More than 200 newly qualified doctors may be left with worthless degrees if provinces can’t raise funds for internship positions.
As South Africa struggles to address its shortage of doctors, newly graduated medical students may be left with worthless degrees as government coffers run dry. It is a crisis that may be years in the making.
As the academic year draws to a close, 1 628 final-year medical students have applied for medical internship positions with the department of health. Without these internships, these young doctors cannot complete the subsequent community service needed to practise professionally.
At the start of the second-round placements for 2017, 474 graduates were vying for just 167 vacancies. In short, it remains unclear where 258 newly graduated doctors will be placed for internship positions.
We are presented with the jaw-dropping reality that there may be a large number of unemployed medical interns who will not be incorporated into the already overburdened and under-resourced health system.
The department of health has admitted that funding shortfalls have led to the crisis. But the department says it remains confident the provinces will find the money for additional posts by the end of November and there are indications that this may already be happening.
This has been a long time coming.
Although there is much speculation about the factors that have caused this crisis, it is well documented that the government’s health expenditure has increased exponentially. Meanwhile, we have seen marginal increases in health budgets.
Slowing economic growth and irregular expenditure have also put pressure on government revenues, and this is being felt across all government spheres. So, too, is the impact of the #FeesMustFall movement. Although the founding principles of the movement are based in South African realities, students must not be mistaken in believing that their actions have had consequences. The effects of the movement have contributed to the uncertainty of final-year medical classes graduating, as well as the subsequent diversion of government funds from other departments to the higher education sector to subsidise underfunded students.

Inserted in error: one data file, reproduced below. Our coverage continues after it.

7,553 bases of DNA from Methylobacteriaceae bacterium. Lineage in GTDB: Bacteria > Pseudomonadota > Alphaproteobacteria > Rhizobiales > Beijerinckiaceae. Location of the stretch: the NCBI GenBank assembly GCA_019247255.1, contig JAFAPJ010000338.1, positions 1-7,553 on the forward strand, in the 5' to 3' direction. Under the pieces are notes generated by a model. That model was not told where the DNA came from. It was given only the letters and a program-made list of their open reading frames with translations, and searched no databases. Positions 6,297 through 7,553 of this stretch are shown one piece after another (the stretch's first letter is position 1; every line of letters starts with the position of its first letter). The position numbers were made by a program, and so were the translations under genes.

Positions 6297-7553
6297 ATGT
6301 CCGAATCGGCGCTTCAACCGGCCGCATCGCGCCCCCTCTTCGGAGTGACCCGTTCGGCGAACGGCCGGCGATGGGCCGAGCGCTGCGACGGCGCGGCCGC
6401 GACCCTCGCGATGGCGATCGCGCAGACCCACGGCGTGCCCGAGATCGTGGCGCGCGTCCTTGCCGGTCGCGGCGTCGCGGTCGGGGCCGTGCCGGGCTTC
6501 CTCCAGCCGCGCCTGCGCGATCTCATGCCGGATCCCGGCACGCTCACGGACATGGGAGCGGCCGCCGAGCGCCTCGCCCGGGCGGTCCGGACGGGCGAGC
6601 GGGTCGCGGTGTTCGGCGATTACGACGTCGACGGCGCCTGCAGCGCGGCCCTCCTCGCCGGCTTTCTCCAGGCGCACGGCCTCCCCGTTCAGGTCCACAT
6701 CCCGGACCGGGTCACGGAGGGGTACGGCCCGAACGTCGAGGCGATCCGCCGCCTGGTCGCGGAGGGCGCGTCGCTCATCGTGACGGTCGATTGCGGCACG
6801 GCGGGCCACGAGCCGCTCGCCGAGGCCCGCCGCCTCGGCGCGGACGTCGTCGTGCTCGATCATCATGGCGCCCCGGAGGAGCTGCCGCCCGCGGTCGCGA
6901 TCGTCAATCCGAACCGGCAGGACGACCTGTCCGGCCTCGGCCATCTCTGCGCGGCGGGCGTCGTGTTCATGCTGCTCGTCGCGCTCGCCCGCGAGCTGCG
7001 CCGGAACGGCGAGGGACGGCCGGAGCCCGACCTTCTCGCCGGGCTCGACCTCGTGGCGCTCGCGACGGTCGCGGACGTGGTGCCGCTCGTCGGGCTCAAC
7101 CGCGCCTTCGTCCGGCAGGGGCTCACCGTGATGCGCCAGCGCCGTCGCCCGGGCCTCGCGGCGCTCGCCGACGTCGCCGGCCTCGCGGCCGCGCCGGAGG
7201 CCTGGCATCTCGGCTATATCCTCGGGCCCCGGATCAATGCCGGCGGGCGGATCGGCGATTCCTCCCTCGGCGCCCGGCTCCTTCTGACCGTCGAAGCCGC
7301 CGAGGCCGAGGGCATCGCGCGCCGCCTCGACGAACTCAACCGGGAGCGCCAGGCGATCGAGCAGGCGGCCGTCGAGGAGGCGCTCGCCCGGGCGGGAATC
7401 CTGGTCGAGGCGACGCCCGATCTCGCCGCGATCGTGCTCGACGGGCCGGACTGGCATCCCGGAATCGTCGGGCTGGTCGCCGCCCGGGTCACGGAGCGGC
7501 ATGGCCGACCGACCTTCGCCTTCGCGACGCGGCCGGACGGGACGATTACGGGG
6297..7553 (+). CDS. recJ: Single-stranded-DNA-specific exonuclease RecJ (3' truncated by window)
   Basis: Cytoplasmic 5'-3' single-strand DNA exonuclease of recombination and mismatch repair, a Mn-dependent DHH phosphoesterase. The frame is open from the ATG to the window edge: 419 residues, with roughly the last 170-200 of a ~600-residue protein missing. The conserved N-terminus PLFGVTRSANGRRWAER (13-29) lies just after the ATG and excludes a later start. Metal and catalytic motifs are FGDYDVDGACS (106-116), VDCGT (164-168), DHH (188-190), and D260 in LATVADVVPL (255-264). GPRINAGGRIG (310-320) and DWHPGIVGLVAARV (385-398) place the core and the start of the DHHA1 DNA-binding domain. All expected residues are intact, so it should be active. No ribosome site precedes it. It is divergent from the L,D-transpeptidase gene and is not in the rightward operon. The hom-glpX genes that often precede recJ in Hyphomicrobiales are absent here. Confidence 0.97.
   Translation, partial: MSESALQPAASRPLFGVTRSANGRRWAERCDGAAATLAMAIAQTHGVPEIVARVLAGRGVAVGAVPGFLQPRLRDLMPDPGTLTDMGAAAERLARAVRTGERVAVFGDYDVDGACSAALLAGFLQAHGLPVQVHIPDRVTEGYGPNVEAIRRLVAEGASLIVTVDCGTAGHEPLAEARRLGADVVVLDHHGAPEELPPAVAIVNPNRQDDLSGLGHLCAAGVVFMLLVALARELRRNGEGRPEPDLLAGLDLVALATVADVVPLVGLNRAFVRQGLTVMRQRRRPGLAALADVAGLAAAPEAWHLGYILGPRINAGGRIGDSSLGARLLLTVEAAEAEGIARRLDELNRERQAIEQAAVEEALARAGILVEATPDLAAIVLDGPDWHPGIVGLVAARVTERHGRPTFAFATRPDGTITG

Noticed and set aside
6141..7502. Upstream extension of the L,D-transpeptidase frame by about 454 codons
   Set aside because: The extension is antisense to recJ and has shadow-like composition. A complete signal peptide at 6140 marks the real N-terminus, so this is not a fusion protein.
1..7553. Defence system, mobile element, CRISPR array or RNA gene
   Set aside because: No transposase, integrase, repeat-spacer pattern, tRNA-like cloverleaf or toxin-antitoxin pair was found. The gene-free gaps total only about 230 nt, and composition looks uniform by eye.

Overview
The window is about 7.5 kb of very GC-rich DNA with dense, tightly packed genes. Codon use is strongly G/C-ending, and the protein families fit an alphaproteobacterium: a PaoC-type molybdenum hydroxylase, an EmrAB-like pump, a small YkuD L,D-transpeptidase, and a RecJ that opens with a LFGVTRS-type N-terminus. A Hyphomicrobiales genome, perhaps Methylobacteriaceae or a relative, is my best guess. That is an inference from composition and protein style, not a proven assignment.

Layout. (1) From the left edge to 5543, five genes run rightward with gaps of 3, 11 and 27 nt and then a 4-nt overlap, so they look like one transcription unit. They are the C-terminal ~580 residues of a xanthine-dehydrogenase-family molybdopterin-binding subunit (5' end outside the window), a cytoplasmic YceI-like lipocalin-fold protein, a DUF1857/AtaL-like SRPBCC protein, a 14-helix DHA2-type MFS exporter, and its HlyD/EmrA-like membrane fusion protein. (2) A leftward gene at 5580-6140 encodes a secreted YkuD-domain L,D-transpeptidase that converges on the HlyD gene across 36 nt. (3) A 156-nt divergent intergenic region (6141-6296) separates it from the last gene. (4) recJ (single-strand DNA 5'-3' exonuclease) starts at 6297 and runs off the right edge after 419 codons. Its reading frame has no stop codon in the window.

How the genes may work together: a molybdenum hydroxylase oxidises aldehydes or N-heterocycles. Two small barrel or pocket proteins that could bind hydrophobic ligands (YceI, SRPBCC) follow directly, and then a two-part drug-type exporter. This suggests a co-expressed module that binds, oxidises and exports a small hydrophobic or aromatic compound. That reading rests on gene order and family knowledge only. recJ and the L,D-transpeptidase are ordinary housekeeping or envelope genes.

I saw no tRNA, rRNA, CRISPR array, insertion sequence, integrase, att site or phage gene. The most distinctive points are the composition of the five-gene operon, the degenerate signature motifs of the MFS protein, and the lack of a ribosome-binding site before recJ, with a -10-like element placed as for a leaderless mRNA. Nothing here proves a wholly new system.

The national health system now faces a R9-billion deficit, according to the Western Cape health department head, Beth Engelbrecht.
As the Junior Doctors’ Association of South Africa, we are concerned about the causative factors and consequential effects on the expected reduced uptake of medical interns into the health system.
Between 2002 and 2012, South Africa made great progress in increasing the number of healthcare professionals working in government service. During this decade, there was an average 6.1% annual increase in the number of health workers employed by the government. This is commendable.
But the Rural Health Advocacy Project (RHAP) raises real doubts about the country’s continued ability to absorb the doctors it produces. The RHAP projects that, if the country hires about 500 new doctors each year — about 30% of those who graduate annually — this would cost the state about R859 000 a year per doctor, without adjusting for inflation.
This means the department would have to budget for an additional R430-million annually for doctors alone.
If this trend continues for the foreseeable future, it raises the question: Where will the newly qualified medical doctors be accommodated if provincial health systems are being instructed to downscale in light of budgetary constraints?
As of February, the RHAP says that all but two provinces were allegedly suspending the filling of vacant health posts.
The national health department now finds itself at a tenuous juncture: find the money to open posts for medical interns or risk leaving dozens of graduates essentially unemployable.
We are hopeful that, by continuously engaging with the department, a resolution will be found among the provinces.
We caution the department that leaving any health professional unemployed risks causing a decline in access to services and the quality of services being delivered.
This runs contrary to the right to have access to healthcare, enshrined in section 27 of the Constitution, and cannot be considered rational or proportional in terms of legislation.